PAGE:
NTSB Identification: FTW96FA143.
The docket is stored in the Docket Management System (DMS). Please contact Records Management Division
Accident occurred Saturday, March 09, 1996 in MULESHOE, TX
Probable Cause Approval Date: 04/29/1997
Aircraft: Cessna 150, registration: N66362
Injuries: 1 Fatal.
NTSB investigators either traveled in support of this investigation or conducted a significant amount of investigative work without any travel, and used data obtained from various sources to prepare this aircraft accident report.
The student pilot (an Egyptian national) departed on his initial solo crosscountry flight at 1500. He became lost on the first leg, and after receiving navigation assistance from ATC, made a full stop landing at his planned interim airport about 2 hours and 16 minutes after departure. A ramp attendant said the student seemed 'very nervous.' The ramp attendant asked the student if he wanted to refuel, but the student refused. The student departed the interim airport at 1750. About 50 minutes later, he became lost again. Pilots of other aircraft and ATC attempted to help the student via radio, but where not successful. When asked if his VOR was functioning, the student replied, 'its out of order, [and it] says OFF and I can't get a TO or FROM.' After nightfall, the airplane hit a power line and crashed on the shoulder of a highway about 60 miles north of the intended destination. No fuel spillage was detected at the site, and only about 1 gallon of fuel was found remaining in the fuel tanks. The total flight time without refueling was about 4 hours and 21 minutes; the last 30 minutes was at night. According to performance charts, fuel consumption would have been about 5.6 gallons per hour. Fuel capacity was 26 gallons of which 22.5 gallons were usable. The pilot had a total of 27.6 hrs of day VFR flight time, no night time, and 1.6 hrs of solo time. No preimpact mechanical defect was found. No record was found that the pilot's flight instructor or flight school had contacted FAA authorities to inquire about the overdue aircraft.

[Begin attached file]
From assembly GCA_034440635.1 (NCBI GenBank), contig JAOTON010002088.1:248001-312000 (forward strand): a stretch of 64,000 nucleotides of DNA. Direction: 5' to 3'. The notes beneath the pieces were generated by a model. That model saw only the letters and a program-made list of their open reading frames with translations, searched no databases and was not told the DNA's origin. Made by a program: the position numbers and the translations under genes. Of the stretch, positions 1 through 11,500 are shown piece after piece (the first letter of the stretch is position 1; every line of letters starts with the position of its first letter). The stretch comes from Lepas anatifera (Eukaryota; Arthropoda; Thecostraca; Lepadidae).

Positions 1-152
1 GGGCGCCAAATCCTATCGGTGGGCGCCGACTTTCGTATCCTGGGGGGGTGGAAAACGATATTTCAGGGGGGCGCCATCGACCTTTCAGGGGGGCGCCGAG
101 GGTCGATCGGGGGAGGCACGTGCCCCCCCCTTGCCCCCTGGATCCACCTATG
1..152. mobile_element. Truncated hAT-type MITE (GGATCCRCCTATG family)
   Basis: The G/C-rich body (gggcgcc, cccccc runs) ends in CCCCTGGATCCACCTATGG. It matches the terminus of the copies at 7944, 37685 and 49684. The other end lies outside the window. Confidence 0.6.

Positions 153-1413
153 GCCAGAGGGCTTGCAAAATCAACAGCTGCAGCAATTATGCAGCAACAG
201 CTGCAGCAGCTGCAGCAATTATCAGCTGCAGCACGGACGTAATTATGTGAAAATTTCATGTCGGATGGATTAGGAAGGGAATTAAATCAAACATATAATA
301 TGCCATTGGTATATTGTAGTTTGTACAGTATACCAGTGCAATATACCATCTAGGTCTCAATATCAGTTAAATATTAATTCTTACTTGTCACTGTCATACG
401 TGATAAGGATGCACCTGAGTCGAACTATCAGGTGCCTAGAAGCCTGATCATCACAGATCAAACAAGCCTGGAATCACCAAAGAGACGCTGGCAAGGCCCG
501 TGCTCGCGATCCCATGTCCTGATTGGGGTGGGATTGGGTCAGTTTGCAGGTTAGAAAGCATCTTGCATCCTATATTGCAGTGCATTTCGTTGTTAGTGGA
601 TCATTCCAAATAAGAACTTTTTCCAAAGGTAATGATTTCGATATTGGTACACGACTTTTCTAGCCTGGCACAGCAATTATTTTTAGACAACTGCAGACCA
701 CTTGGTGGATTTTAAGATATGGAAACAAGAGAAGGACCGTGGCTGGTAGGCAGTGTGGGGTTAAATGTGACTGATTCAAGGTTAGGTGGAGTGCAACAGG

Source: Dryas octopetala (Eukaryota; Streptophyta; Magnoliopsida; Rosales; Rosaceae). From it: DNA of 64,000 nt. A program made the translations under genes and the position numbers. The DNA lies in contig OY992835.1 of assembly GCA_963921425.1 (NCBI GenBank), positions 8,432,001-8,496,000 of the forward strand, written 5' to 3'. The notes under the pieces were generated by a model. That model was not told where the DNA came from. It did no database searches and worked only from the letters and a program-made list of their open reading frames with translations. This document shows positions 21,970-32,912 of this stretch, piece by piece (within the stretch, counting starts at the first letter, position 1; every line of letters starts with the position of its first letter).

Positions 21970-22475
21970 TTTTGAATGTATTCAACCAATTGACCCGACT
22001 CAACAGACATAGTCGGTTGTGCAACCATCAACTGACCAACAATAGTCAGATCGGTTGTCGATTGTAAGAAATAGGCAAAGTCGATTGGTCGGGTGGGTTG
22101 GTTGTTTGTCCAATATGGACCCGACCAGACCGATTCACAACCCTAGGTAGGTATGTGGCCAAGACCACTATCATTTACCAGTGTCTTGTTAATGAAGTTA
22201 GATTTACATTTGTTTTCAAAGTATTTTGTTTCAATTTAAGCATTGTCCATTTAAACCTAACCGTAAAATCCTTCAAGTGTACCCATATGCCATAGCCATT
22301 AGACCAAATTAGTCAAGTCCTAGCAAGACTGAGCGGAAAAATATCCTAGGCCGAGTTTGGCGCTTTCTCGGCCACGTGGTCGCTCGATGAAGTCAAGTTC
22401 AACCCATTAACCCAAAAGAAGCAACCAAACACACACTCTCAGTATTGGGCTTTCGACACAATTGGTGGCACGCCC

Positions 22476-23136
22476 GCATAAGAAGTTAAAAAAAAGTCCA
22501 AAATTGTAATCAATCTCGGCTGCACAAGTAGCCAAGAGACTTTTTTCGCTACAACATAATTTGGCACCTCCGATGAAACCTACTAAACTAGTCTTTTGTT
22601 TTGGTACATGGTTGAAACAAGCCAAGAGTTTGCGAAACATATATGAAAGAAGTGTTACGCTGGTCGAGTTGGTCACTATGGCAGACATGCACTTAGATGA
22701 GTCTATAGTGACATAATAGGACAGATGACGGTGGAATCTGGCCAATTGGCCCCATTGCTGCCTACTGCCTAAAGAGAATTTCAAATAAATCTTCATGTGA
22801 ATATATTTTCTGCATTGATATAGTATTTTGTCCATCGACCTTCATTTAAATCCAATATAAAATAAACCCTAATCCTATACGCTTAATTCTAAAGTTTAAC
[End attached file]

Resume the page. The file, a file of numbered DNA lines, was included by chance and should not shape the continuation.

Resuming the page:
The National Transportation Safety Board determines the probable cause(s) of this accident to be: improper planning/decision by the student pilot, and his failure to take adequate remedial action after becoming lost and encountering a low fuel situation, which subsequently resulted in fuel exhaustion, loss of engine power, and a forced landing at night. Factors relating to the accident were: the student pilot became lost/disoriented, inadequate supervision by the flight instructor (CFI), darkness, and the inability of the student pilot to see the power lines during an emergency landing at night. Full narrative available
Index for Mar1996 | Index of months